Diversity and inclusion are ‘essential’ for high performance at work: researchers

According to a new report released Wednesday by the Geneva-based International Labor Organization (ILO), increased employee productivity is linked to workplaces that feature higher degrees of diversity and inclusion.

The report, which collected data last summer amid the coronavirus pandemic, said workplace innovation and performance, employee retention and employee well-being were also reported at higher levels. raised in workplaces with greater diversity. Even so, the researchers said “too little is being done” to encourage diversity, leaving companies and employees “missing out on significant potential benefits”.

“An equal, diverse and inclusive workplace is a key driver of resilience and recovery,” said the Director of the ILO’s Conditions of Work and Equality Department, Manuela Tomei, in a press release. press on Wednesday.

A new report says diversity and inclusion policies are “essential” for better performance in the workplace. Above, the headquarters of the International Labor Organization (ILO), which includes the offices of UNICEF in Geneva, is pictured on June 15, 2021 in Geneva, Switzerland.
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The report states that the team’s findings build “on the wealth of existing research showing the critical role of diversity and inclusion (D&I) in the high performance of the workforce, businesses, economies and societies on a global scale”.

The pandemic “has exposed and exacerbated existing inequalities” in the workplace and across society, researchers said. In the United States, the trend of the “big quit” has seen millions of workers leave their jobs during the upheaval to leave the labor market, find new positions or go into business. As countries around the world take an endemic approach to COVID-19, employees and employers are determining what changes made to the workplace during the pandemic will persist.

ILO researchers assessed data collected from more than 12,000 workers in 75 countries between July and September 2021. Employees surveyed worked in a wide range of companies in lower- and upper-middle-income areas, and fulfilled roles ranging from lower level staff to senior management.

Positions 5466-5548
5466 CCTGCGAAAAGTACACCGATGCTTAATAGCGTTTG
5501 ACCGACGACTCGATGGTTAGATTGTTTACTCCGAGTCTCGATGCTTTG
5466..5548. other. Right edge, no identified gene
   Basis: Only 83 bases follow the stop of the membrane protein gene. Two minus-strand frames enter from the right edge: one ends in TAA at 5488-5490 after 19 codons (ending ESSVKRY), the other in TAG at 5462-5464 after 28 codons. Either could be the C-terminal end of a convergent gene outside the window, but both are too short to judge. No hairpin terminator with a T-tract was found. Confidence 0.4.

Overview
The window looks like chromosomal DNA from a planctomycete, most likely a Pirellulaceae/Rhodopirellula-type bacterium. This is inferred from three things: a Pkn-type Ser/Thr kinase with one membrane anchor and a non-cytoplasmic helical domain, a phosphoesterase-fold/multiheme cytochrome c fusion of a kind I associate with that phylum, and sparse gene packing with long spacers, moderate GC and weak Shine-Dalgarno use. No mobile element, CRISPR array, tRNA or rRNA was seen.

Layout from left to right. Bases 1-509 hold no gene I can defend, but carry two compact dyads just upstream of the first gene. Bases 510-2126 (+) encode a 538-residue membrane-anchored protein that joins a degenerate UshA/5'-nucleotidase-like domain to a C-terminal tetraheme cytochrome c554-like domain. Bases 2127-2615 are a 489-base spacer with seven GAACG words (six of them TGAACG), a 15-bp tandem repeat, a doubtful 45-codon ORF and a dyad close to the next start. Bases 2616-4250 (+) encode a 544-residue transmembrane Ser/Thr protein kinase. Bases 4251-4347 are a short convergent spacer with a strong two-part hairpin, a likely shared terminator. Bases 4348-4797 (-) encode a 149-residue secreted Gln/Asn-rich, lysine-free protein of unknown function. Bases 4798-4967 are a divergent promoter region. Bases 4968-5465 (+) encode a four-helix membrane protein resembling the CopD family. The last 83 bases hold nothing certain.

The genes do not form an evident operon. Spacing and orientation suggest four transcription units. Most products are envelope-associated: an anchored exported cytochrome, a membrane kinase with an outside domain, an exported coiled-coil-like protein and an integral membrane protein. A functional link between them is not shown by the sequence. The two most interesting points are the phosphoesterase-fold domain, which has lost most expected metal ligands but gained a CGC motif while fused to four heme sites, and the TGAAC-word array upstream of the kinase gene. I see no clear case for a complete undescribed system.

More than half of respondents to the study told researchers that corporate attention to diversity and inclusion has grown since the start of the pandemic, as have worker expectations of how employers will take steps to encourage diversity in the workplace.

While the researchers said nearly all – around 92% – of those in higher-level positions said they felt included at work, that number dropped to around three in four when the researchers spoke with higher-level employees. inferior.

About three in four respondents said most of the top leadership positions were held by men, with women holding less than 40% of those leadership positions. Another group lacking representation in leadership positions included people with disabilities, with around a third of respondents saying they did not fill any of these roles in their workplace.

Moving forward, the researchers identified four strategies that they believe can be applied by employers around the world to help create inclusion. These four principles have been identified as prioritizing diversity and inclusion in a workplace’s culture and business strategy, ensuring that people representing minority groups are in leadership positions, ensuring that lower and higher level employees are “accountable” as “diversity and inclusion role models,” and ensuring that diversity and inclusion policies are maintained throughout long time of a worker in a company.

According to the report, about two in three respondents said their company has a way to measure inclusion, which the researchers say is a process “essential to progress.” Companies that have these policies in place apply them in different ways, with multinational organizations more likely to adopt them than small or medium-sized businesses. Government policies and business incentives to address diversity and inclusion in the workplace both play a role in encouraging companies to adopt such policies, the researchers wrote.

Tomei and Deborah France-Massin, director of the ILO’s Bureau for Employers’ Activities, wrote in the report’s preface that they “hope” their research “contributes to inclusive and resilient recovery efforts led by policy makers.” , labor market institutions, businesses and workers, academics, international organizations and other stakeholders.”

Newsweek contacted the ILO for comment and will update this article with any response.


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